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Tac team takedown

Deputy Mike Glavis plays the bad guy and is taken down by the departments police dog Koda during a tactical demonstration. Rich Cooley/Daily (Buy photo)

Sgt. Charles Bockey of the Warren County Sheriff's Office shows off the department's armored vehicle to youth camp participants at the Northern Virginia 4-H Educational Center in Front Royal. Rich Cooley/Daily (Buy photo)

4-H camp counselor Travis Lucente, 20, of Fredericksburg, is taken down by Sgt. Charles Shockey of the Warren County Sheriff's Office Special Ops Team during a tactical demonstration for the department's Kid's Camp held this week at the Northern Virginia 4-H Educational Center in Front Royal. Rich Cooley/Daily (Buy photo)

Warren County Sheriff's Office Capt. Kahle Magalis shows camp participants the protective metal plate in his body armor. Rich Cooley/Daily (Buy photo)

Kid's camp participants Natalie Beck, 12, left, and Paja Showers, 11, both of Front Royal, listen to members of the Warren County Sheriff's Office Special Ops Team during a demonstration. Rich Cooley/Daily (Buy photo)

Special ops team uses armored car, a canine, flashbang grenades to take down 'fugitives'

By Ryan Cornell

FRONT ROYAL -- A dark green Jeep Grand Cherokee pulls into a parking lot. Riding its bumper is an armored Lenco BearCat truck, its lights bright and its sirens blaring.

Six special operations officers in combat gear approach the jeep and hurl a flashbang grenade. One passenger in the jeep gets out and makes a run for it. He's swiftly taken down by a German Shepherd, which latches onto his arm. The other passenger opens his door and is pinned to the pavement by one officer.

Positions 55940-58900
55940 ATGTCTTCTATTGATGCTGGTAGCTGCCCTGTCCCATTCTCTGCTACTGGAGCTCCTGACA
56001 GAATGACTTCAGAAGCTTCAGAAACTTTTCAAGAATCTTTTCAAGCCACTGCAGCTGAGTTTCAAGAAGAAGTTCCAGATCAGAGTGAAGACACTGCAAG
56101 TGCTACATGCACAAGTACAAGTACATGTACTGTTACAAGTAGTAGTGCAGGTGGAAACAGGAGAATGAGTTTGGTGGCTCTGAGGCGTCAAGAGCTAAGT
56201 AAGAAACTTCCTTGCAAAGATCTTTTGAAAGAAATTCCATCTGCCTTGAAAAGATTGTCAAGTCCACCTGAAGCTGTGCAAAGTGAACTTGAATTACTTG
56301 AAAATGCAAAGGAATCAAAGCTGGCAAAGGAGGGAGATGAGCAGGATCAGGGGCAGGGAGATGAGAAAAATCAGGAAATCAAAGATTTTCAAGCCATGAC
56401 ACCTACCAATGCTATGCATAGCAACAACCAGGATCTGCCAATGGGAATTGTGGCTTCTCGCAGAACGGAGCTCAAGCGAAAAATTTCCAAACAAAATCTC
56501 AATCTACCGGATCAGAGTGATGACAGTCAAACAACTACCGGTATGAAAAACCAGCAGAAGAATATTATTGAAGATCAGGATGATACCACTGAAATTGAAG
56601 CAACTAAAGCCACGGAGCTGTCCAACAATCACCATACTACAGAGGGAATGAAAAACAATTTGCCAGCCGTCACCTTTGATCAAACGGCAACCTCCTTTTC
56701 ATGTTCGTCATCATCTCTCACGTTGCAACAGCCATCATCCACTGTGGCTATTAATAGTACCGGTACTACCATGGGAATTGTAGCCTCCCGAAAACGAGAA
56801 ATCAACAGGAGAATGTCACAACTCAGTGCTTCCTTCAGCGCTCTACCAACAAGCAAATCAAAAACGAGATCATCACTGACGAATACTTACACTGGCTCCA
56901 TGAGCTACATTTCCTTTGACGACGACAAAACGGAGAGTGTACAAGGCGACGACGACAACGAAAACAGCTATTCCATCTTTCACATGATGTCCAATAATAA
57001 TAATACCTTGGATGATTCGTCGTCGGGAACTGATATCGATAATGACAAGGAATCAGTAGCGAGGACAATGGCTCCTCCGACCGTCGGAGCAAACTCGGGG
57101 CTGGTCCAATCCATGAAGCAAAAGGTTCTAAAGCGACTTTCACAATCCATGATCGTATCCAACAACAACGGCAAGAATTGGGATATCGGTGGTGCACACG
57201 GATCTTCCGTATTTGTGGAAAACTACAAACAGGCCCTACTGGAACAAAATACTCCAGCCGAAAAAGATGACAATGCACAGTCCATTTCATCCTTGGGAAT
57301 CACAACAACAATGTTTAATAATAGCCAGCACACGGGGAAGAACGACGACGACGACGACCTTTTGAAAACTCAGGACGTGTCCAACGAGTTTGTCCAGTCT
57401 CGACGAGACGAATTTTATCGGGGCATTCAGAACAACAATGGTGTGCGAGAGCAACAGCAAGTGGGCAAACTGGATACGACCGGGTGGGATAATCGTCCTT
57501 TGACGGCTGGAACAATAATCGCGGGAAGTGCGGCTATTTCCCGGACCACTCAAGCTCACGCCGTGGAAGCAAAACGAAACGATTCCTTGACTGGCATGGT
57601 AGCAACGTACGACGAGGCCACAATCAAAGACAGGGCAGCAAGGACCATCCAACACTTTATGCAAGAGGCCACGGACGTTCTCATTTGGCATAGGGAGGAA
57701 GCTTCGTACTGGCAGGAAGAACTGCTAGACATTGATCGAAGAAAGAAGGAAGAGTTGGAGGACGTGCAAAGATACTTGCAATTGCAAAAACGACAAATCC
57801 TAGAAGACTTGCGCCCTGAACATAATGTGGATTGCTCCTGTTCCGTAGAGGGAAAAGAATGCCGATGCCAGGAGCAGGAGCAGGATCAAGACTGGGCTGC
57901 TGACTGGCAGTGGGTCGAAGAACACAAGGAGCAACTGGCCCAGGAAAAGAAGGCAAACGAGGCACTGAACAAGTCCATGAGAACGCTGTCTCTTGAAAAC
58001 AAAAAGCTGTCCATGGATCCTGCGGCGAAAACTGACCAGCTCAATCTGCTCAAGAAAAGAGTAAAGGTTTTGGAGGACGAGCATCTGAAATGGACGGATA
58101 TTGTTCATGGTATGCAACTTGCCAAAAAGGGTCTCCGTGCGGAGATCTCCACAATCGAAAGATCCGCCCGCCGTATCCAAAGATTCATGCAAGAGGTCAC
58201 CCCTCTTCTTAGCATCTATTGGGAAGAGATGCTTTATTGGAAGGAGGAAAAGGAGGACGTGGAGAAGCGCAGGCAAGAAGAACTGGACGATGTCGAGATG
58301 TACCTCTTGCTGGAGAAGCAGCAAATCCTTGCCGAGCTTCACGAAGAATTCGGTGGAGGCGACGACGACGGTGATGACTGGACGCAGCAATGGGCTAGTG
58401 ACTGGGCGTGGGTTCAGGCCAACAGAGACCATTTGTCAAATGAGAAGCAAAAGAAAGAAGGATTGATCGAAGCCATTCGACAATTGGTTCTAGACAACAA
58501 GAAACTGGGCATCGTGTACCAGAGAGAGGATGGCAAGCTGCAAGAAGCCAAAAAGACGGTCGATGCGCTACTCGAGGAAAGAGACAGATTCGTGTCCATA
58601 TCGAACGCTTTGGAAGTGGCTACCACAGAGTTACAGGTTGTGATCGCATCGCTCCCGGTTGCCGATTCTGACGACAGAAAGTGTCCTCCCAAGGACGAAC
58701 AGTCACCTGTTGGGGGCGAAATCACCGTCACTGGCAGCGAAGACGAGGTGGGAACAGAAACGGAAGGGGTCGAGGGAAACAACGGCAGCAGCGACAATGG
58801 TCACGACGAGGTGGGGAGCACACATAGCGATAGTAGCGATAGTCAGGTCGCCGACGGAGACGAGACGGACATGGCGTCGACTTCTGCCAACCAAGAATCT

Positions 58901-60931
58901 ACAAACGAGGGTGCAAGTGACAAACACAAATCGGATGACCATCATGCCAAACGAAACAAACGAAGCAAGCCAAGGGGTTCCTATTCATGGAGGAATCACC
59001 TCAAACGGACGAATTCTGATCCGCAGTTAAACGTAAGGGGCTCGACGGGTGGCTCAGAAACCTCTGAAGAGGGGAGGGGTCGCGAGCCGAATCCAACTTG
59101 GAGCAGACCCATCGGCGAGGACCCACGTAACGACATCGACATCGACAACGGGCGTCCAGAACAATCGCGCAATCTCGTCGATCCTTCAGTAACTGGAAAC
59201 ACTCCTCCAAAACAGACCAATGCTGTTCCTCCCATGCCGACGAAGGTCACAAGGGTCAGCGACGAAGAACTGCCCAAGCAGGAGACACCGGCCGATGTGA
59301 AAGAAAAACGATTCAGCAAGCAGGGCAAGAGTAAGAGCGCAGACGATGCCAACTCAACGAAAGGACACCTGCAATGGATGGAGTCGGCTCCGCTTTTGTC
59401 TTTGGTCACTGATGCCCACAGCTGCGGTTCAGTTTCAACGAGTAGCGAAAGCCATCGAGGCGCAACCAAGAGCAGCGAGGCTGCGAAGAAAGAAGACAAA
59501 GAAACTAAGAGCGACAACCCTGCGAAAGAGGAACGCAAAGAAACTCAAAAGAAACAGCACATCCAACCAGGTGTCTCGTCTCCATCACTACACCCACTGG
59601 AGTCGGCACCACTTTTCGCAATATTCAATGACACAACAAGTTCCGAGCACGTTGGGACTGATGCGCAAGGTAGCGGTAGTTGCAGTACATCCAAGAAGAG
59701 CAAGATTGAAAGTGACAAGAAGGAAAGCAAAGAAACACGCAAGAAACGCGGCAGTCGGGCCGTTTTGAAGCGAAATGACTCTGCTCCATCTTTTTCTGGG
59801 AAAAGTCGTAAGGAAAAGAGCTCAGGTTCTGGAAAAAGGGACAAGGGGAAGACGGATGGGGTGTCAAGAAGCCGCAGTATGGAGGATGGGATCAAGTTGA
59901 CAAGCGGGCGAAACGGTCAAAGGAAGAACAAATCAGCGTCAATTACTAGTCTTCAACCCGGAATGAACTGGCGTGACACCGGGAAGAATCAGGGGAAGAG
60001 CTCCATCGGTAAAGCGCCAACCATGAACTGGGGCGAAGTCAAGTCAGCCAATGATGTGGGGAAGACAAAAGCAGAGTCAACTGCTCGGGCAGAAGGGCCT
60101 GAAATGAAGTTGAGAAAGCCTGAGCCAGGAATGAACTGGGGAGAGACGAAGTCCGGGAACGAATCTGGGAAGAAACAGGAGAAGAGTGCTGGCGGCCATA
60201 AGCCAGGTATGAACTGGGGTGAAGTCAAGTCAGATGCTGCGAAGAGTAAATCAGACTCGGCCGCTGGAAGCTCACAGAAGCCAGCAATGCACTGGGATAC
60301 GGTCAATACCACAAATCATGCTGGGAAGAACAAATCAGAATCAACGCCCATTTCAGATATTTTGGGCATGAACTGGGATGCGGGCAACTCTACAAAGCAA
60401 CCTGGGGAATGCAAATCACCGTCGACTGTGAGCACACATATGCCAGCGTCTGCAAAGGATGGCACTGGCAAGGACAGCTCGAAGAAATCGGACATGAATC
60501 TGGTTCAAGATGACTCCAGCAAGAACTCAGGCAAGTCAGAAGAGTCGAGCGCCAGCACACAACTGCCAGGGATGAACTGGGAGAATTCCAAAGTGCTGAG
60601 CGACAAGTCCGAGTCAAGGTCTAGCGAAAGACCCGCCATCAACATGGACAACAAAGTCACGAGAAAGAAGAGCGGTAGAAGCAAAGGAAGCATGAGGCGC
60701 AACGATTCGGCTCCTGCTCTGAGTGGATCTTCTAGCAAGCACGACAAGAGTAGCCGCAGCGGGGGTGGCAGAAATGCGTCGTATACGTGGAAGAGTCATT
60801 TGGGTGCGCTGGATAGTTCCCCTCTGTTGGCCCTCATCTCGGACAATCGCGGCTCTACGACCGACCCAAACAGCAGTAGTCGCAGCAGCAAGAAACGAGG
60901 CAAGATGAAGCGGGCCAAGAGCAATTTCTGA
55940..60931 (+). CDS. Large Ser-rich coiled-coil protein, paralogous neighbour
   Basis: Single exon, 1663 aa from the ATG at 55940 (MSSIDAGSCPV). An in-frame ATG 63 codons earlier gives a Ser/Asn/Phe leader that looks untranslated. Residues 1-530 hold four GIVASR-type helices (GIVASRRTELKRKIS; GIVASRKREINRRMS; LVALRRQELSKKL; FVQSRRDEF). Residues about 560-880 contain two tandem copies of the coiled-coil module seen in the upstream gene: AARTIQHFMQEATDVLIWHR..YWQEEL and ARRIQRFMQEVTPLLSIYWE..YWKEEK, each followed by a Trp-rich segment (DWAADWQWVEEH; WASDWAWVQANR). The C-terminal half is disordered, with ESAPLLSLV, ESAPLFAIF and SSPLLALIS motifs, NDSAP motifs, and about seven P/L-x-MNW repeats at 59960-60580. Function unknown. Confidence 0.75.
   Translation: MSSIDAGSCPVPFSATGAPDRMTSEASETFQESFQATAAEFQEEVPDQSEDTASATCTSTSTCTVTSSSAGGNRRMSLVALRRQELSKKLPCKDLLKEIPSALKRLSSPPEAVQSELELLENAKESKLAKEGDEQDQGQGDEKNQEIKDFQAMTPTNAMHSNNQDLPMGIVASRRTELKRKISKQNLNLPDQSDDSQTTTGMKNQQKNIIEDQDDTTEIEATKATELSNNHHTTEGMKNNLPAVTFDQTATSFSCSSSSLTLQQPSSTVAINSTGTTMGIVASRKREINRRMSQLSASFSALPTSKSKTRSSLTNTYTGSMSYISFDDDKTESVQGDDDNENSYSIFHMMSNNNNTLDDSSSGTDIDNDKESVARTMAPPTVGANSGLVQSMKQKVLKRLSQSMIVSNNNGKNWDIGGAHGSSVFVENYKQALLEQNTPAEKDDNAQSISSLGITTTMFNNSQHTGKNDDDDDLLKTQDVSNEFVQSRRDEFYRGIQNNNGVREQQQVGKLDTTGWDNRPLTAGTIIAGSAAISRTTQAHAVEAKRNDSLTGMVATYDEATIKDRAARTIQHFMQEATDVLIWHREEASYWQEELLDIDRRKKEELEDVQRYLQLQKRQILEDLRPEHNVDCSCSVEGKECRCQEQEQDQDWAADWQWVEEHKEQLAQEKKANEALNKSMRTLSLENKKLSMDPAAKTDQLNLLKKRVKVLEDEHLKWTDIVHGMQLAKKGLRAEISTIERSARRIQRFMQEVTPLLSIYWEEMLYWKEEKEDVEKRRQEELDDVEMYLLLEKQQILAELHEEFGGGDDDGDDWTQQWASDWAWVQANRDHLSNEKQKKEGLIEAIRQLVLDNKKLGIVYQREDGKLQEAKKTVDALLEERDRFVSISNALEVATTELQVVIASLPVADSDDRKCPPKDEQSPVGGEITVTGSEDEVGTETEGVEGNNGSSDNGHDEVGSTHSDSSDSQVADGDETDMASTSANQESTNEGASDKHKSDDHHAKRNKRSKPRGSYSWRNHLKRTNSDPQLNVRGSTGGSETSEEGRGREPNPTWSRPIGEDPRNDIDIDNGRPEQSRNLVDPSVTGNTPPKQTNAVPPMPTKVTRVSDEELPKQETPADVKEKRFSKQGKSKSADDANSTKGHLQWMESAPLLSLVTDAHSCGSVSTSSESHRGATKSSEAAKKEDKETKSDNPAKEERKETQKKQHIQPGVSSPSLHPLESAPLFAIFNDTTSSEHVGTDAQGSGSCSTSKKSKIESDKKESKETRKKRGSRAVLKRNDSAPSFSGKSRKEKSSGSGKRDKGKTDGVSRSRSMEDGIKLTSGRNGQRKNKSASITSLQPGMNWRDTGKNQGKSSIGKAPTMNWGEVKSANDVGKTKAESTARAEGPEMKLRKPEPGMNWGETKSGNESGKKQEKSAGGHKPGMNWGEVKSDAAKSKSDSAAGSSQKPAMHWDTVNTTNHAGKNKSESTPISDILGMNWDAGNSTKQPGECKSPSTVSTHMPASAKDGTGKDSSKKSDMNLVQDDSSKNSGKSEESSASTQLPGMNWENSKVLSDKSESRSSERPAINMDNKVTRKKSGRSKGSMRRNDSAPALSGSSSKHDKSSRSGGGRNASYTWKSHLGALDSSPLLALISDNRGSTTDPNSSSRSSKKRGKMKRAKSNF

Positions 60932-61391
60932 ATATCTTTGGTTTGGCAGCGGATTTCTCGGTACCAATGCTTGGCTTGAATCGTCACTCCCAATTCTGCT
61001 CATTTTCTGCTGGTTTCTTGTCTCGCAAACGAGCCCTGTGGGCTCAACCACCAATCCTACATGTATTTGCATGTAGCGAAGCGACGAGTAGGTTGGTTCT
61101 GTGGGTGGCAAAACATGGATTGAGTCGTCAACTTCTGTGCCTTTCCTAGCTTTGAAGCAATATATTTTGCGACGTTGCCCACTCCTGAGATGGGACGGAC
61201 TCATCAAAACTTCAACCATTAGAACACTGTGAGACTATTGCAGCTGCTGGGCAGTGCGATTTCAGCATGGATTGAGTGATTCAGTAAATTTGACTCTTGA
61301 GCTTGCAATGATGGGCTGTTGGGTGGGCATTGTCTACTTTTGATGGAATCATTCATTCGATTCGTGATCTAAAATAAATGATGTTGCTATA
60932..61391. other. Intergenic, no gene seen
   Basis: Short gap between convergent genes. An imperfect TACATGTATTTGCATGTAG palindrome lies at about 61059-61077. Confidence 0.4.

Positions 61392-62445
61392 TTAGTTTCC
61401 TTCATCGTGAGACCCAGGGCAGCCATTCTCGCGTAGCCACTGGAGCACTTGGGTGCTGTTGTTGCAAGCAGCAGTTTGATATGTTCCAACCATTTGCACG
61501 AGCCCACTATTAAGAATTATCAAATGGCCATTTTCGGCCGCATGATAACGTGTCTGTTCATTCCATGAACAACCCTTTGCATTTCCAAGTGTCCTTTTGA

Had this particular scene taken place anywhere other than the Northern Virginia 4-H Educational Center in Front Royal and had a group of children not been watching intently, one might be witnessing the arrest of a dangerous felon.

The special operations team, a 10-member force that has partnered with the Sheriff's Office for 28 years, was demonstrating a vehicle takedown at the Warren County Sheriff's Summer Youth Camp on Wednesday.

Sheriff Daniel McEathron said he might deploy the armored vehicle in a situation involving hostages or barricades, or use it to travel to a house to arrest a felony suspect who might be armed.

"It is our tactical team special operations deployment vehicle," he said. "So when the tac team is deployed, it's for high-risk search warrants or a high-risk arrest warrant. So we're going after someone we believe may be violent or there's a potential for violence, then that vehicle is deployed."

The 10 officers picked for the team go through a rigorous selection process. They use the truck anywhere from three to 20 times in a year.

The BearCat was purchased in 2010 and cost $278,000 -- provided through a grant from the Department of Homeland Security. McEathron said the truck, which uses a Ford F-550 engine, can reach speeds of 75 mph and travels at an average of six miles per gallon. It might not handle potholes well, but it can take its fair share of bullets and explosions.

"Obviously it isn't deployed to the full magnitude of what its abilities are sometimes," McEathron said. "But you don't want to show up light."

Because Warren County is the only squad in the area besides Loudoun County, Rockingham County and the Virginia State Police to have a vehicle like the BearCat, McEathron said they send it to any jurisdiction that requests the need for it.

Lt. Roger Vorous, usually the officer behind the truck's wheel, took a week-long armored truck driving course to learn how to operate it. He said the truck's run-flat tires measure 44 inches and, together with the wheels, cost $5,000 to replace.

Because the truck's windows can't be rolled down, McEathron said he experienced a unique problem while driving it back home from Lenco Industries in Massachusetts, where they purchased it.

"Going through the tolls, you had to reach out of the gunport to drop your change," he said.

McEathron said this year's youth camp, which ended Thursday, had 37 kids. The kids were all fifth, sixth or seventh graders mostly chosen through the Warren County public school system.

He said he started the camp in 2004 as an opportunity to mentor with the youth and get them more familiar with local law enforcement.

"So when they see us on the street later on, they're less apprehensive and don't have any barriers set up," he said.

Contact staff writer Ryan Cornell at 540-465-5137 ext. 164, or rcornell@nvdaily.com

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